and went to his father. But while he was still far off, his father saw him and was filled with compassion; he ran
and put his arms around him and kissed him. 21 Then the son said to him, ‘Father, I have sinned against
heaven and before you; I am no longer worthy to be called your son.’ 22 But the father said to his slaves,
‘Quickly, bring out a robe — the best one — and put it on him; put a ring on his finger and sandals on his feet.
23 And get the fatted calf and kill it, and let us eat and celebrate; 24 for this son of mine was dead and is alive
again; he was lost and is found!’ And they began to celebrate. 25 “Now his elder son was in the field; and
when he came and approached the house, he heard music and dancing. 26 He called one of the slaves and
asked what was going on. 27 He replied, ‘Your brother has come, and your father has killed the fatted calf,
because he has got him back safe and sound.’ 28 Then he became angry and refused to go in. His father came
out and began to plead with him. 29 But he answered his father, ‘Listen! For all these years I have been
working like a slave for you, and I have never disobeyed your command; yet you have never given me even a
young goat so that I might celebrate with my friends. 30 But when this son of yours came back, who has
devoured your property with prostitutes, you killed the fatted calf for him!’ 31 Then the father said to him,
‘Son, you are always with me, and all that is mine is yours. 32 But we had to celebrate and rejoice, because
this brother of yours was dead and has come to life; he was lost and has been found.’”

Questions for Discussion:

1. What was the younger son’s terrible sin? What made him stop and come home?

2. Why was the Father so happy? Why is God the Father so happy when we, his
prodigal sons and daughters, come back to him in the Sacrament of Confession (forgiveness)?

3. What was the older son’s problem? Why couldn’t he be happy that his brother
came back? Why do you think he allowed jealousy to make him angry?
used with permission - Fr. Roger Landry

Saturday, March 6, 2010

Sunday Gospel Message - Third Sunday of Lent

THIRD SUNDAY OF LENT
Lent is a call to repentance. Jesus tells us how we
are to repent and to turn to Him. Our desert scene in front of
the altar is a reminder that we are on this Lenten Retreat with
Jesus. Repentance and showing forgiveness and mercy are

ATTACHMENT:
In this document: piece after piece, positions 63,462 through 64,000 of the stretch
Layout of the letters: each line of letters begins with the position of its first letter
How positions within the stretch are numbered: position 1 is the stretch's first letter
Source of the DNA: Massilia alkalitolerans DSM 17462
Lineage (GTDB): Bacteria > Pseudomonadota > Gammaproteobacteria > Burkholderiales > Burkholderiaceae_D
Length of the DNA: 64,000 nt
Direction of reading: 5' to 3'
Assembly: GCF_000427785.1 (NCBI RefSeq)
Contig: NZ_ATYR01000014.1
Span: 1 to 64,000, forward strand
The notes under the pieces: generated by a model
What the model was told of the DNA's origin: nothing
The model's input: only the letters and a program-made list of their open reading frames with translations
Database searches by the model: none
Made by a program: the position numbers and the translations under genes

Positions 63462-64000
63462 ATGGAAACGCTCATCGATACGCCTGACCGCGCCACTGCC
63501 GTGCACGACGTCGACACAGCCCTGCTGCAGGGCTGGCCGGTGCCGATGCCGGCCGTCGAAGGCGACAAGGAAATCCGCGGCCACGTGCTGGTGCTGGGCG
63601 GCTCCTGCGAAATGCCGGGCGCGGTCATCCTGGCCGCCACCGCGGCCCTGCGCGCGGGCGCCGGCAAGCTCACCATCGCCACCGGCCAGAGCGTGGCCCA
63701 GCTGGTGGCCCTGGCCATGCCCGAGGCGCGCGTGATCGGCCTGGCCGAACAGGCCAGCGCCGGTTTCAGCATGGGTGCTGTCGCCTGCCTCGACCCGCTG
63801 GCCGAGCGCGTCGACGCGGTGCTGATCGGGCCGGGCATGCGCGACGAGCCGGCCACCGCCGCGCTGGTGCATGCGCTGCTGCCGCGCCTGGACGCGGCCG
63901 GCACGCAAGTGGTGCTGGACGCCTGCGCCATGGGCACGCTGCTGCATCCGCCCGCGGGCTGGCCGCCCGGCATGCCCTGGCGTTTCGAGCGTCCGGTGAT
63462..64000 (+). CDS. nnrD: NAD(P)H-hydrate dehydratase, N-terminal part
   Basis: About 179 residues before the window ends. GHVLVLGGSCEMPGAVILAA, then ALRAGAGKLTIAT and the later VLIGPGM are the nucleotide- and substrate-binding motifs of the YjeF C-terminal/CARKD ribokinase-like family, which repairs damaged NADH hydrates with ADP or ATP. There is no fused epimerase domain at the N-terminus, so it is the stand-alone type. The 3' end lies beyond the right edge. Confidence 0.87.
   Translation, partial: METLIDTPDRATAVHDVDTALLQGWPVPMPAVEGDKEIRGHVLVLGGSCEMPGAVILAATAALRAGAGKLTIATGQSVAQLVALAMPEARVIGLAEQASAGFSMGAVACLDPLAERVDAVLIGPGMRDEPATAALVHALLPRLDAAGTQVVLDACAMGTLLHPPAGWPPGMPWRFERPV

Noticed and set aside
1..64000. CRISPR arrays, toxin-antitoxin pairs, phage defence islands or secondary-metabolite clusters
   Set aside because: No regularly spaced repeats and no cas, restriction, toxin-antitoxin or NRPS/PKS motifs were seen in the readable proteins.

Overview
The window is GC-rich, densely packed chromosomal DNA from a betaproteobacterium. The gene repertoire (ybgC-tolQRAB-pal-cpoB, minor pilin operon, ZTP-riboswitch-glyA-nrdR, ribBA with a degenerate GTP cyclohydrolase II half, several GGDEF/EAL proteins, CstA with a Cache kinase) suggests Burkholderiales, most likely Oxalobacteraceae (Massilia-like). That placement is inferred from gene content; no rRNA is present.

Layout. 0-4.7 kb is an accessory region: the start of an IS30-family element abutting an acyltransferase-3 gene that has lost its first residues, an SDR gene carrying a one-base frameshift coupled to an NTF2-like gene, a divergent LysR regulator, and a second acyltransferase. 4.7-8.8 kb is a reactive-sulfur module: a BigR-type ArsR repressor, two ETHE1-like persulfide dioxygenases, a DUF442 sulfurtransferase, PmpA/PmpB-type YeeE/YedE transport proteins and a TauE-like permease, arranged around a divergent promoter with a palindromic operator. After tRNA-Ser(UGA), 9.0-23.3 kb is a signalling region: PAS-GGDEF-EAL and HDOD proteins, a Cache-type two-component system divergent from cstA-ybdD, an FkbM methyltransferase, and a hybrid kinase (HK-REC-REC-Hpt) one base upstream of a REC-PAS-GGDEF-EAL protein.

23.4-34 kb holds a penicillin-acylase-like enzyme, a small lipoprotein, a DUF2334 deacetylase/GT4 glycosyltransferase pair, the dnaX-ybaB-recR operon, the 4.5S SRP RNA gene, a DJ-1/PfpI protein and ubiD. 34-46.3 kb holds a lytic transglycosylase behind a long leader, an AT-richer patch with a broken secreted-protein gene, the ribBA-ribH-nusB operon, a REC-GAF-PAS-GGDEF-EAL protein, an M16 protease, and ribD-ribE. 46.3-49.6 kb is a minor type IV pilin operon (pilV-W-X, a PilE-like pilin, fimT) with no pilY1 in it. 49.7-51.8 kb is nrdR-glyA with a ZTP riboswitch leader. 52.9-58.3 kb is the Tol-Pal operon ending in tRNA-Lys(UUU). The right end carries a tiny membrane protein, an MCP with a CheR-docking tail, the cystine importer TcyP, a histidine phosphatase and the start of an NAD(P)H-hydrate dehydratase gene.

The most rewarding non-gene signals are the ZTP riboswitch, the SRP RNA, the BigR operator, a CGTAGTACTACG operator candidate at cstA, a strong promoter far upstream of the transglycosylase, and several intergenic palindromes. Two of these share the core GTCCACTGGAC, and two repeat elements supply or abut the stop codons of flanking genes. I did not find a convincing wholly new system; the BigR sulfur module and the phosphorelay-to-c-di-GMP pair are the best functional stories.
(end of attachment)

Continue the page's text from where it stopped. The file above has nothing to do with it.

the messages that this season brings to us. God called Moses
to be the instrument of freedom to be given to the Israelites.
Jesus is our instrument of salvation. Cling to Him and
follow Him and salvation with be ours.
used with permission - Msgr. Bob Lawrence

Family Bible Study - Third Sunday of Lent

Gospel Passage
Luke 13:1 At that very time there were some present who told him about
the Galileans whose blood Pilate had mingled with their sacrifices. 2 He
asked them, “Do you think that because these Galileans suffered in this way
they were worse sinners than all other Galileans? 3 No, I tell you; but unless
you repent, you will all perish as they did. 4 Or those eighteen who were
killed when the tower of Siloam fell on them — do you think that they were
worse offenders than all the others living in Jerusalem? 5 No, I tell you; but
unless you repent, you will all perish just as they did.” 6 Then he told this
parable: “A man had a fig tree planted in his vineyard; and he came looking
for fruit on it and found none. 7 So he said to the gardener, ‘See here! For
three years I have come looking for fruit on this fig tree, and still I find none.
Cut it down! Why should it be wasting the soil?’ 8 He replied, ‘Sir, let it
alone for one more year, until I dig around it and put manure on it. 9 If it
bears fruit next year, well and good; but if not, you can cut it down.’

Questions for Discussion -

1. Jesus says we have two choices: Be sorry for our sins and live forever in
Heaven OR Keep sinning and die. We all want to go to Heaven, so how are you
going to stop sinning and be forgiven?

2. Jesus says that he wants us to “bear fruit” (do good things for others) in our
lives, and not be like a fig tree without any figs. Do you think your life is
“fruitful”? What fruit (acts of faith, hope and love) have you been “bearing”
in your life as a disciple of Jesus? Have you tried to bring others to him?

3. Jesus says that He wants us to do good things for him NOW, not to put it off for later! So what are you going to try to do TODAY and THIS WEEK for the God
who loves you?
used with permission - Fr. Roger Landry